“The 2021 joint area inspection [by Ofsted and the Care Quality Commission] identified six areas of improvement.
“Among these, inspectors noted that Newham had a shortage of specialist provision to meet the needs of children and young people with the most complex needs.
“We have a legal duty to offer this provision, for which there is a need, and ensure families can opt for in-borough specialist provision, where we can include their child in our Newham-wide enrichment programmes and multi-school activities.
“We want as many children as possible to have a place in the community and close to their support network.
“Championing inclusion and supporting all our schools to offer inclusive education continues to be a big part of this.
“Whilst the new Connaught School will help us meet growing needs, Newham remains extremely committed to, and exceptionally proud of, our inclusive education offer, which continues to attract attention from sector leads both nationally and internationally.
“Our capital bids programme is an example of our continued investment in inclusion, where we have invested £1.5 million creating specialist resource provision in mainstream settings through 28 small grants to Newham schools.
“Our commitment to inclusion is as strong as ever.”
The council said it believed there would be a significant shortage of places for autistic children and young people in the borough over the next three to five years, particularly for those of secondary age and over-16s.
More than 100 autistic children and young people from Newham are currently attending out-of-borough provision.
Between 2018 and 2022, Newham saw an increase in young people with education health and care plans (EHCPs) receiving their education in mainstream schools from 37.4 per cent of children to 63.8 per cent, which the council says is far ahead of the 2021 national figure of 39.9 per cent.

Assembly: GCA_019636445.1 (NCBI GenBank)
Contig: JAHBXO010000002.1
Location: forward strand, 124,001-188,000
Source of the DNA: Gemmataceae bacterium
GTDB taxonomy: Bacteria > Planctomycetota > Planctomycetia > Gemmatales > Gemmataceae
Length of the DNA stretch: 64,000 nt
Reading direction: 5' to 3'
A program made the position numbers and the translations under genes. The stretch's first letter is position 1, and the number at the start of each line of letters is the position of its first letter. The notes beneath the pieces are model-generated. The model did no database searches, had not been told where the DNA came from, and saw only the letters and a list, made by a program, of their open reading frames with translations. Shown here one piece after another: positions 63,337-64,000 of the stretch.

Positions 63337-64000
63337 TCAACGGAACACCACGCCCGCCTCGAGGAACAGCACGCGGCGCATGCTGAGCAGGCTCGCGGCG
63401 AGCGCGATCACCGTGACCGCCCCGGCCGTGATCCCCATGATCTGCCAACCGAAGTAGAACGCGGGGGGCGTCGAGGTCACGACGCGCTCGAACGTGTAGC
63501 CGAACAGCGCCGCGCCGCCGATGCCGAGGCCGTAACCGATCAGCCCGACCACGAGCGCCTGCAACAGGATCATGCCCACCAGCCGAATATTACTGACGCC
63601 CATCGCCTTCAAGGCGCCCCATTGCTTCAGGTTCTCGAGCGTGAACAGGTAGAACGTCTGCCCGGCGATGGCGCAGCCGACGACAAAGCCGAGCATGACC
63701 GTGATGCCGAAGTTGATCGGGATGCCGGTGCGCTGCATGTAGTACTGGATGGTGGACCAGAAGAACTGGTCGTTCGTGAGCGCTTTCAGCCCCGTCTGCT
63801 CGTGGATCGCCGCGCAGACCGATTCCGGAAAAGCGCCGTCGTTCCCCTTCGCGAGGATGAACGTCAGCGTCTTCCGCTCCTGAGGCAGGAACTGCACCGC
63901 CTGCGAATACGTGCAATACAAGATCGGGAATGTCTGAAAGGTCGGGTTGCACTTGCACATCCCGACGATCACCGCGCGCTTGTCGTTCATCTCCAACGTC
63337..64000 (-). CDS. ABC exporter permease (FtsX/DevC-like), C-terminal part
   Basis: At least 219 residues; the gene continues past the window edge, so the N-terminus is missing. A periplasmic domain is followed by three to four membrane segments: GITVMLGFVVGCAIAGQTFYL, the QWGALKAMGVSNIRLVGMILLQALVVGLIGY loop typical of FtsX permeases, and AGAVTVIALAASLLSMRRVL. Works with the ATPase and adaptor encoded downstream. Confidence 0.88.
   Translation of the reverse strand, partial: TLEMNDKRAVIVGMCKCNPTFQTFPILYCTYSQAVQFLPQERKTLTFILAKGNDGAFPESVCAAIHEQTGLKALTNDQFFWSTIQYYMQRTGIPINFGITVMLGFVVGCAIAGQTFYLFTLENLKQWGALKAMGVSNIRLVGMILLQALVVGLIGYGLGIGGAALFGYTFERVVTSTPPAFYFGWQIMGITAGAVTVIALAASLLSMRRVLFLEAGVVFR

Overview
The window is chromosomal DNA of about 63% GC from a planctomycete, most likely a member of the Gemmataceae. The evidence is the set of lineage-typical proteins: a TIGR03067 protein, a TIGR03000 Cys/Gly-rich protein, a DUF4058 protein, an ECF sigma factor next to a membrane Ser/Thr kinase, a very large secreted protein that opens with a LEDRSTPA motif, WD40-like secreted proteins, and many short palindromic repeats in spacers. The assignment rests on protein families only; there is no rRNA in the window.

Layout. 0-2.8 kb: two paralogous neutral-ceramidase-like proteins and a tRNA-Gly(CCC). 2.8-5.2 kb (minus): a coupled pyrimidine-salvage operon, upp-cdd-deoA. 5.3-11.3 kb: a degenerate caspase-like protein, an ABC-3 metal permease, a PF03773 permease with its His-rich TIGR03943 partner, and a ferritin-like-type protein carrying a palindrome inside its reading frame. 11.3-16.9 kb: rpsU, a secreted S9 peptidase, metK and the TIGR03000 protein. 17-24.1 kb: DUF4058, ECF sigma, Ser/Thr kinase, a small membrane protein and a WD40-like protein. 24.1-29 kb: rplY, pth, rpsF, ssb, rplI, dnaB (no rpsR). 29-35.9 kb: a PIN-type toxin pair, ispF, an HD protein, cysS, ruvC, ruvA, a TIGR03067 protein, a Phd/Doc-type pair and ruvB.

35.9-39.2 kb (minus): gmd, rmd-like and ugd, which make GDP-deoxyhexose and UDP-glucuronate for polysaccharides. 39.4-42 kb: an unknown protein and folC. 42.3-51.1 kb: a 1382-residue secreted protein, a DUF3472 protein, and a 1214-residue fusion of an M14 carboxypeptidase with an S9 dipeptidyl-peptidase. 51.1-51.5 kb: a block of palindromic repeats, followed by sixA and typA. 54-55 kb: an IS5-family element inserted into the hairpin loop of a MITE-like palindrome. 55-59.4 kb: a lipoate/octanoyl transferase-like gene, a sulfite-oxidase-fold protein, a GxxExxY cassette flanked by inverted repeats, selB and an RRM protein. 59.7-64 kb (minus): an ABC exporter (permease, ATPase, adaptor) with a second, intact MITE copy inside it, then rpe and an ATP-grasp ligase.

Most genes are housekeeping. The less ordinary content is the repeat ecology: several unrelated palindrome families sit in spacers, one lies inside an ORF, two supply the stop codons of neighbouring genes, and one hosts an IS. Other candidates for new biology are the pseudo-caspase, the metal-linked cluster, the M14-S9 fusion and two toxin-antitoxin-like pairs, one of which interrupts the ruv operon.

Over the same period, the percentage in specialist schools fell from 23.7 per cent in 2018 to 15.5 per cent in 2022, compared with the 2020 national figure of 35.8 per cent.
Last week, DNS reported that ALLFIE was building a new coalition of allies and supporters who see the fight for inclusive education as a social justice and human rights issue, in a new push for mainstream education for all disabled people and an end to segregation.
It hopes the coalition will draft new legislation on inclusive education and push for it to be introduced in parliament; it is recruiting a new member of staff to help build the coalition, and set up a young disabled people’s parliamentary group.
ALLFIE and its allies are awaiting the government’s response to a consultation on its special educational needs review, which was published 10 months ago.
ALLFIE said last year that the review was “steeped in social injustice and inequality”, omitted any reference to inclusive education as a human right, and was “riddled with biases towards segregated education for disabled children and young people”.
It also warned that key parts of the review were incompatible with the UN Convention on the Rights of Persons with Disabilities and would likely force some disabled children, particularly those with higher support needs, into segregated education.